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I have fallen in love with Bullet Journaling. I am obsessed. Obsessed!
What is Bullet Journaling? I'm so glad that you asked! A while ago I posted a link to the article that got me excited about it.
I thought Bullet Journaling and all those fancy planners were incredibly stupid:
- Why would I do that when I use Google Calendar?! Well, I still use Google Calendar, but I use my BuJo (Bullet Journal) for nitty gritty planning. This will become more clear later in this post.
- Why would I spend all that time making a pretty planner? Isn't it supposed to be practical?! My bad, it is practical and the pretty comes later! (Or not at all.)
- Would I ever really use a paper planner?! As it turns out, absolutely yes! Every single day! I have always written notes and to dos down on pieces of paper that litter my life. My Bullet Journal is the perfect receptacle for all those lists and notes. I no longer have to search high and low for, "that piece of paper I just had in my hand."
Today I'm going to share the basic concept behind the way I do my weekly spread -- the heart of my Bullet Journal:
- I use a dot grid notebook.
- I use my own version of a "time ladder" organizational system. A time ladder is usually a vertical organization of your day, broken down by hours. That concept doesn't quite work for me, so I use a ladder broken up into morning, afternoon, evening, and notable. As a freelancer, this really helps me organize my work day. This has been quite a revelation and really made me more productive.
- I draw out the grid for each week:
- To make my life easier, I have a little tag where I wrote down the formula for my weekly spread:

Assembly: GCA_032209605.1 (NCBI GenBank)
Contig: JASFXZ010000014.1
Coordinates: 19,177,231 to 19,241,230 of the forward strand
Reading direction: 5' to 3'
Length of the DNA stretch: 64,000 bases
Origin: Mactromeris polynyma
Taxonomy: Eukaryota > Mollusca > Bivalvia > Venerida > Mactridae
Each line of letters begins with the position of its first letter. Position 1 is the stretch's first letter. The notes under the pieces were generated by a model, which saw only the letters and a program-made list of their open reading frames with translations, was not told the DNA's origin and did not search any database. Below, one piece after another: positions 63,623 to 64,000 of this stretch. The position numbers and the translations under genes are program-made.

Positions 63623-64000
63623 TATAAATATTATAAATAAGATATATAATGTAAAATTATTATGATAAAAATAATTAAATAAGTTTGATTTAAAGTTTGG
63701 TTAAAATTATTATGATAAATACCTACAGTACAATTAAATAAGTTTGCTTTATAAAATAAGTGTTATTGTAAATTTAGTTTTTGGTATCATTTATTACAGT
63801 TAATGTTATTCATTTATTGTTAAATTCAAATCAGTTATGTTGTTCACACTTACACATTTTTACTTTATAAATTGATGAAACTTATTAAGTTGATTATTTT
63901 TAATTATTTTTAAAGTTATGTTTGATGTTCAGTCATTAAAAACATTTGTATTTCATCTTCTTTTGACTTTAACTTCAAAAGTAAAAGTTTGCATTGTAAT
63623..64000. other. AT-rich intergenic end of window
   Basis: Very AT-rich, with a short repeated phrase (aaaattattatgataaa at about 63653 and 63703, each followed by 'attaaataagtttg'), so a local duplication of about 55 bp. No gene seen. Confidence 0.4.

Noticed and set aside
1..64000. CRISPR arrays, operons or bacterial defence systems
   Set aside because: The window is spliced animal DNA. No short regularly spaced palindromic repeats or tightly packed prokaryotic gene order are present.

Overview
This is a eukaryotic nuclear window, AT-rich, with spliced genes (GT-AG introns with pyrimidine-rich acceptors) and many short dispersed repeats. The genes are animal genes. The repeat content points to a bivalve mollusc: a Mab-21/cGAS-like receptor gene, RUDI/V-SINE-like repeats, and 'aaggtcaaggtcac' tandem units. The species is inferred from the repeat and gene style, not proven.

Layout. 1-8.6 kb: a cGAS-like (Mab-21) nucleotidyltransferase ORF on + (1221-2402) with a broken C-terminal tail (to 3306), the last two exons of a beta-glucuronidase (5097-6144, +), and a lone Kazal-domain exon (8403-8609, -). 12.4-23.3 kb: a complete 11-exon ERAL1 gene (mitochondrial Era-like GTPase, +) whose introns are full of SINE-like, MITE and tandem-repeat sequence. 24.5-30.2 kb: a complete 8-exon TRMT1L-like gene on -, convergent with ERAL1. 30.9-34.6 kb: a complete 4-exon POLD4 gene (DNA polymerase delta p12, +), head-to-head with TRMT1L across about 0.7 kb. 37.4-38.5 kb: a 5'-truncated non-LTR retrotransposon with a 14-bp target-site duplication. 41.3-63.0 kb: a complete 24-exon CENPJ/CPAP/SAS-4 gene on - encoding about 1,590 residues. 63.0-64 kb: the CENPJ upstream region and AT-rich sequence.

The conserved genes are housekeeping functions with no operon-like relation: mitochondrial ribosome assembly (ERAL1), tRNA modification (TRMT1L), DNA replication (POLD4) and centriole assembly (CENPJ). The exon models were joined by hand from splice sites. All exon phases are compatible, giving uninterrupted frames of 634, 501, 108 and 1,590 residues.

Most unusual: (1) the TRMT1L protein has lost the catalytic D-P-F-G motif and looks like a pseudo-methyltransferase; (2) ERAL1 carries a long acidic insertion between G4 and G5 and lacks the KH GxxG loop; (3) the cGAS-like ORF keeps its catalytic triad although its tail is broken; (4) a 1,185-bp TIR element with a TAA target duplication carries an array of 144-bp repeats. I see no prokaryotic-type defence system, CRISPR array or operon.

All I need to do is count the dots (that's what the numbers represent) and then draw a line.
- After drawing the grid, I fill in the basics (dates and appointments) for the week with a black pen:
- I use a red pen for to-dos:
- I don't necessarily fill in all the to-dos for the week at once. I put "big picture" to-dos in the area at the top of the page. And then often, the night before, I fill in the to-dos for the next day.
- The time ladder allows me to see what "free time" I have in a given day to get stuff done.
- I use the classic Bullet Journaling system for marking to-dos:
- All tasks are marked with a bullet.
- Migrated tasks -- tasks that did not get accomplished -- are marked with an arrow (with the original bullet point incorporated as the arrow) indicating that they have been moved to another day.
- Completed tasks are "x-ed" out, with the with original bullet point incorporated into the center of the "x."
- As the week goes on, I'll use a blue pen to write in any personal notes or reflections. In this way, my Bullet Journal becomes a memory tool.
- Once the week is over, I'll add in quotes and decorations. Not right away. Instead, I treat the empty spaces in my Bullet Journal Weekly Spread as doodle opportunities. I simply add bits of color and pattern as I have time.
A Bullet Journal is so much more than a Weekly Spread (and I will share more soon), but the Weekly Spread is definitely my favorite part of it.
Do you Bullet Journal?
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